Before the start of business, Just Security provides a curated summary of up-to-the-minute developments at home and abroad. Here’s today’s news.


Iraqi security forces have reclaimed the town of Rutbah from Islamic State. The town is located in the desert west of Baghdad, on key transit routes to Jordan and Syria, and has an “outsized strategic value,” according to Col. Steve Warren, a US military spokesperson. [Washington Post’s Loveday Morris and Mustafa Salim]  There was no immediate information on casualties on either side. [Wall Street Journal’s Ghassan Adnan and Asa Fitch]

Syrian government airstrikes killed at least 21 civilians including seven children yesterday, after regime forces used barrel bombs to hit the town of Al-Houla and neighboring villages, according to the Syrian Observatory for Human Rights. [France 24]

The IMF has pledged to bailout Iraq with $5.4bn for three years, to assist it to manage the economic fallout of its war against the Islamic State and low oil prices which have left the economy reeling. [Financial Times’ Shawn Donnan and Erika Solomon]

The credibility of Syria peace negotiations is at risk without improved humanitarian access and the restoration of a ceasefire, said UN special envoy to Syria Staffan de Mistura, yesterday.

Islamic State defector “Mo” has provided the FBI with “reliable information about the identities and activities” of other members while his sentencing for terrorism-related offenses is put on hold, report Richard Engel et al. US citizen Mo used his savings to join Islamic State in Syria in 2014, but became disillusioned after a few months and was able to escape and hand himself in to the US consulate in Turkey. [NBC News]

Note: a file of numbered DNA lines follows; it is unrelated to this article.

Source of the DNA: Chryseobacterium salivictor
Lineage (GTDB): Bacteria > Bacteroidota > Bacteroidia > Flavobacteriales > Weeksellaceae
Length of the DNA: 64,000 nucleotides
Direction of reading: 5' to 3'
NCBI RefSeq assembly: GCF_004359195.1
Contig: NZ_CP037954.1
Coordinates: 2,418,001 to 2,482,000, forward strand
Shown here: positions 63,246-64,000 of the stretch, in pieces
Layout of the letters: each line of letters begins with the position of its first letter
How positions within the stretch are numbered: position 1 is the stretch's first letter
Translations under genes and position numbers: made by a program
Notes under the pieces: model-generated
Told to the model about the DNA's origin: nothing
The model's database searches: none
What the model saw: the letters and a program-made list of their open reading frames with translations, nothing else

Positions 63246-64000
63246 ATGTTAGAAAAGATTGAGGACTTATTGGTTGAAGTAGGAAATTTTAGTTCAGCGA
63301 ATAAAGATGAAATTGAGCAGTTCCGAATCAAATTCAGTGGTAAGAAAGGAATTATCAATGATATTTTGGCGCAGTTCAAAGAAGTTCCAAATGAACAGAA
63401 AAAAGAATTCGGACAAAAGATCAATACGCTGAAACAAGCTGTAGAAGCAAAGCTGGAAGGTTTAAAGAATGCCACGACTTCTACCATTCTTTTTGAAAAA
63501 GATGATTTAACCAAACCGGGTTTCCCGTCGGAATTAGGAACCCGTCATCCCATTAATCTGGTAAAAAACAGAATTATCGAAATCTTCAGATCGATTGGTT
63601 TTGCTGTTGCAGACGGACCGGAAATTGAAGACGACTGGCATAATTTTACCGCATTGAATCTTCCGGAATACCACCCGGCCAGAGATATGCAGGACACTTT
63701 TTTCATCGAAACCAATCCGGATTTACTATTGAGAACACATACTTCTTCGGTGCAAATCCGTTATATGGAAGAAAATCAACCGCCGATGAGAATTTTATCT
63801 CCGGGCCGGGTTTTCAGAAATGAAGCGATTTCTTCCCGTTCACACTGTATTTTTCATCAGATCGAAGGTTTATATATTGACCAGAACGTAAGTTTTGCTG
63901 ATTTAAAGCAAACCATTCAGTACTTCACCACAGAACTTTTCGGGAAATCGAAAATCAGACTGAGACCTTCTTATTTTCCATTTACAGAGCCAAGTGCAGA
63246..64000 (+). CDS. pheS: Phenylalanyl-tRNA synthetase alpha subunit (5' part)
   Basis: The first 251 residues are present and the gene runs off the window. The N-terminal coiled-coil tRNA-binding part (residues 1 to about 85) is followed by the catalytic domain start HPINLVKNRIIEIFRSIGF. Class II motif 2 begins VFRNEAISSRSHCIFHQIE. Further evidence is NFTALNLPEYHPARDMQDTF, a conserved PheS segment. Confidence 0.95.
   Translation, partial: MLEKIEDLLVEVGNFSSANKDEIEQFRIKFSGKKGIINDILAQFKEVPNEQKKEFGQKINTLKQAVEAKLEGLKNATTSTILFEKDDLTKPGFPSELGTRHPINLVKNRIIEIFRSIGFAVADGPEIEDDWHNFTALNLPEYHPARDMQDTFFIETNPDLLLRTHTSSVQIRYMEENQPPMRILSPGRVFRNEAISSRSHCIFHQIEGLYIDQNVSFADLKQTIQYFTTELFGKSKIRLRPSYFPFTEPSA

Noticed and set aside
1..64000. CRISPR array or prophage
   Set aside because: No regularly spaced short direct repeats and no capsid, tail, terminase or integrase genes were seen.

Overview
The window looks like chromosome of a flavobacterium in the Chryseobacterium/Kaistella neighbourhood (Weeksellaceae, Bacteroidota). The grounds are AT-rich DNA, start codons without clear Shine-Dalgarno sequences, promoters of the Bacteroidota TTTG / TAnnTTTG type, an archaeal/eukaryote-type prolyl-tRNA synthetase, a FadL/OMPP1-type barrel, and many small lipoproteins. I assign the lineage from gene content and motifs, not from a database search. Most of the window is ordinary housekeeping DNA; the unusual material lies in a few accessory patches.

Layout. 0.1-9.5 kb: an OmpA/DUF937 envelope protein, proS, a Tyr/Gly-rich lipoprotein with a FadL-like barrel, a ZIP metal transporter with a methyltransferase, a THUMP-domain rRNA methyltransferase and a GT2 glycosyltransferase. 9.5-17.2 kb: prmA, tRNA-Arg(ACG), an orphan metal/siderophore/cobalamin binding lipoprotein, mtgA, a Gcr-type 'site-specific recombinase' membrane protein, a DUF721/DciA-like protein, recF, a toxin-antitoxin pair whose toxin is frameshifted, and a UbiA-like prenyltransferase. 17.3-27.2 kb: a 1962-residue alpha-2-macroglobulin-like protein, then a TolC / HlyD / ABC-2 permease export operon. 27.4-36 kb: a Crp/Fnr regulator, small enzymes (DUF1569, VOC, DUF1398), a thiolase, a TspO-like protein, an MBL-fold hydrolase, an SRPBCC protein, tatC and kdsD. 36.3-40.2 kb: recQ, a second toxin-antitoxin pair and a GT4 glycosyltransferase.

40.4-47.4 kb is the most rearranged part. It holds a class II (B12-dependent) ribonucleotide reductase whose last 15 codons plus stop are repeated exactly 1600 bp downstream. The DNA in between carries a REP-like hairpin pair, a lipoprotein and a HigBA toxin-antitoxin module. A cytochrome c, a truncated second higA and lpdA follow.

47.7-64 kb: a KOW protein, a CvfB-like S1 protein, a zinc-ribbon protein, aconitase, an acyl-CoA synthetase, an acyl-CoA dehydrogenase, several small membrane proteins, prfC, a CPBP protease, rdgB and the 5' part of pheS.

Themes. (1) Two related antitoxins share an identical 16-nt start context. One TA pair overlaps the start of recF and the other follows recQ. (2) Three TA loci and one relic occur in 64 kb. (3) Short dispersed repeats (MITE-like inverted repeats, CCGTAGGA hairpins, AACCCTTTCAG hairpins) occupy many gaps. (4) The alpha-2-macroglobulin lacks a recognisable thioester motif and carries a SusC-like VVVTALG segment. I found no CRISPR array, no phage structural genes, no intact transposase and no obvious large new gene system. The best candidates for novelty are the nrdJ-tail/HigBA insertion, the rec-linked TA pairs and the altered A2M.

US-led airstrikes continue. US and coalition forces carried out three strikes against Islamic State targets in Syria on May 18. Separately, partner forces conducted a further 14 strikes against targets in Iraq. [Central Command]


Debris has been found from EgyptAir flight 804, which disappeared between Paris and Cairo yesterday and is believed to have crashed into the sea between Greece and Egypt, according to the Egyptian army. [The Guardian’s Luke Harding; Financial Times]

The plane “abruptly turned and dropped steeply” before it disappeared from radar, investigators have established, a possible indication that the plane was hijacked by terrorists. [Washington Post’s Heba Habib and Sudarsan Raghavan]

Islamic State’s “atypical response” to the flight’s disappearance has left some experts doubtful of that terrorist organization’s involvement. [MSNBC]

Donald Trump has opted to use the plane’s disappearance to further justify his call for a temporary ban on Muslims entering the US, releasing a statement on his website yesterday. [Politico’s Hanna Trudo]

Live updates continue to be provided by the BBC and the Guardian.


France will host an international conference aimed at restarting peace efforts between Israelis and Palestinians, scheduled for June 3 in Paris, according to the French foreign minister. [Al Jazeera]

US Secretary of State John Kerry has confirmed his attendance at the gathering of foreign ministers. Following Kerry’s confirmation, Russian Foreign Minister Sergei Lavrov is also expected to attend. [Haaretz]